Former 2-term GOP governor of Nevada
Kenny Guinn, 73, a former governor of Nevada, died Thursday after falling from the roof of his Las Vegas home while making repairs, police said.
Guinn, a moderate Republican, was elected governor in 1998 and reelected in 2002, serving until 2007.
Former Gov. Bob Miller, a Democrat who preceded Guinn in office, described him as "a person who devoted his entire life to making Nevada a better place. He put the interests of the state over partisanship in everything he did."
Guinn was born in Garland, Ark., on Aug. 24, 1936, and moved with his family of migrant farm workers to Exeter, Calif., in the San Joaquin Valley.
He played football and basketball at what is now Fresno State, where he earned bachelor's and master's degrees in physical education. He went on to earn a doctorate in education at Utah State University.
He moved to Las Vegas to become a teacher and served as Clark County superintendent of schools from 1969 to 1978, during a time when schools were forced by courts to desegregate.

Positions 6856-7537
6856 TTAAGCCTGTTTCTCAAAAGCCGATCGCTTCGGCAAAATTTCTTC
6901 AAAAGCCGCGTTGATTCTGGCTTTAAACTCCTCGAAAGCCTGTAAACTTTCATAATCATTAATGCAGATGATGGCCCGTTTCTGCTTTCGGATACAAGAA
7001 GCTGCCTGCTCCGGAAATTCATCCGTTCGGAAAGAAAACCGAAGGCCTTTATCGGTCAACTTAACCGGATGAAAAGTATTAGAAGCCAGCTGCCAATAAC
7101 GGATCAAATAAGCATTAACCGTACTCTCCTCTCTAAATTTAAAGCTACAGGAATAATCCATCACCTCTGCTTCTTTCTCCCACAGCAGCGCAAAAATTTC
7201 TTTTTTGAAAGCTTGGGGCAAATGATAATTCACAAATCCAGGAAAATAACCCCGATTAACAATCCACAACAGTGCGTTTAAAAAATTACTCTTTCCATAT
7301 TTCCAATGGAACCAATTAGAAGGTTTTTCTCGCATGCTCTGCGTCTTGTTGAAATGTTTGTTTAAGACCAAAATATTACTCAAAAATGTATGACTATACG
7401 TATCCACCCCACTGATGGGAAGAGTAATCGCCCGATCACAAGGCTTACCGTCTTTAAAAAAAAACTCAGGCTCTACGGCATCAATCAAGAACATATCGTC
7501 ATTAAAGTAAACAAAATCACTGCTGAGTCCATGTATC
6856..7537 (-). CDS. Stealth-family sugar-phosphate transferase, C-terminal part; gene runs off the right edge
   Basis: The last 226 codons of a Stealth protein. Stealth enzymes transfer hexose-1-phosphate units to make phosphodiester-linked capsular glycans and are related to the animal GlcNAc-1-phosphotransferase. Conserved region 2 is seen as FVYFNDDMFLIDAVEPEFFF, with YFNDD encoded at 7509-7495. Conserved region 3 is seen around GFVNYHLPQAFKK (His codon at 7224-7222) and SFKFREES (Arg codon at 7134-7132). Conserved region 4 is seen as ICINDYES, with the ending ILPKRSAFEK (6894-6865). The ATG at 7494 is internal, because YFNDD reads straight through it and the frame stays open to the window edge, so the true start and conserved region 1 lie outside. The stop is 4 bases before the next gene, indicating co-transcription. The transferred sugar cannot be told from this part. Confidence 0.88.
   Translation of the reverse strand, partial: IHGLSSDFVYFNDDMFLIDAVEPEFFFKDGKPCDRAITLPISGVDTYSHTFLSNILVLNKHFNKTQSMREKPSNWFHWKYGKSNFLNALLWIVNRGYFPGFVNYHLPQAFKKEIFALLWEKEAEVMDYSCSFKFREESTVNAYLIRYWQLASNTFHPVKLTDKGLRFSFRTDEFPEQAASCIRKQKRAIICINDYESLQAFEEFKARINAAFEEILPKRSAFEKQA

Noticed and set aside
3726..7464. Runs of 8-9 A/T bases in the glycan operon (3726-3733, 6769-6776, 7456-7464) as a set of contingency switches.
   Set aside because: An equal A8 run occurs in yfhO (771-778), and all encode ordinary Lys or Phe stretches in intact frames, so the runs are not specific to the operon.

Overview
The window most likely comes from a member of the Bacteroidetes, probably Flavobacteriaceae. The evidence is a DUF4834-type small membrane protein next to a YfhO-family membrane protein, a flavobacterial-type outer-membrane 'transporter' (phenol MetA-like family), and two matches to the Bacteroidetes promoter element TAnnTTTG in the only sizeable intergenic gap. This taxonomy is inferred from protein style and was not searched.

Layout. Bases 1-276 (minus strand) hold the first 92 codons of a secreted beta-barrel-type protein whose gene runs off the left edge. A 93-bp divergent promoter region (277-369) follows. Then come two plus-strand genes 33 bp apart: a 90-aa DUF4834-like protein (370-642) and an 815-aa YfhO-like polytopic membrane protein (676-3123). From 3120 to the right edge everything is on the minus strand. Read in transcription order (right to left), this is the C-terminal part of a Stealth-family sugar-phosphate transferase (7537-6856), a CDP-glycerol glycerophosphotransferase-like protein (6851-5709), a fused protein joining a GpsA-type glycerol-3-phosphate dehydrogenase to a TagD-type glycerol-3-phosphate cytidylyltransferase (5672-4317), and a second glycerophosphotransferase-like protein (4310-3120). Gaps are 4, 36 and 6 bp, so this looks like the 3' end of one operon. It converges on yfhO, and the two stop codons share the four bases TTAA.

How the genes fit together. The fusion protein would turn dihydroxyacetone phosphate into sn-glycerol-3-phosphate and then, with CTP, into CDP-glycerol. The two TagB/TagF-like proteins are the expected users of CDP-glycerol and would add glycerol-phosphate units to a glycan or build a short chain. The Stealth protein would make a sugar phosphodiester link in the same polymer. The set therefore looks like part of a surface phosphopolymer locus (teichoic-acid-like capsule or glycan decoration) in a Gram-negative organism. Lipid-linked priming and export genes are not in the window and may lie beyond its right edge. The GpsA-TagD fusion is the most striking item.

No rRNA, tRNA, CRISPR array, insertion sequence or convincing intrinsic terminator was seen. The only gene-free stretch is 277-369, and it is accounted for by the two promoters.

Guinn retired to enter the financial industry. He became president, chairman and chief executive of Nevada Savings and Loan Assn. in 1987 and was later named president and chief executive of Southwest Gas Corp.
He also served as chairman of the Nevada Development Authority, a director of the Federal Home Loan Bank in San Francisco and interim president of the University of Nevada Las Vegas.
Walter Williams Ralphs Jr.
Former exec in family's grocery store chain
Walter William Ralphs Jr., 94, a former executive in his family's Los Angeles-based grocery store chain who went on to establish a sprawling Northern California cattle ranch recognized for its humane and sustainable business practices, died of melanoma July 6 at his home in Beverly Hills, said his stepdaughter Robin Joy Berenson.
Ralphs was born in Los Angeles on Feb. 27, 1916, and attended Stanford University. He joined the family business, which had been launched as Ralphs Bros. Grocers in downtown Los Angeles in 1874. The family sold the company to Federated Department Stores in 1968 for $60 million, and it has changed hands several times since then.
In 1964, he took over Prather Ranch in Macdoel in Siskiyou County. The ranch, co-owned by Jim and Mary Richert, was honored in 2005 with the Environmental Stewardship Award Program administered by the National Cattlemen's Beef Assn. The cattle and hay ranch, with 4,000 head grazing on more than 40,000 acres, was recognized for stewardship practices that are inventive, cost-effective and contribute to environmental conservation. It is noted for the organic beef it produces.
Ralphs was a passionate tennis player who continued to play competitively into his 90s and was nationally ranked in his age group.
— Times staff and wire reportsCopyright © 2015, The Baltimore Sun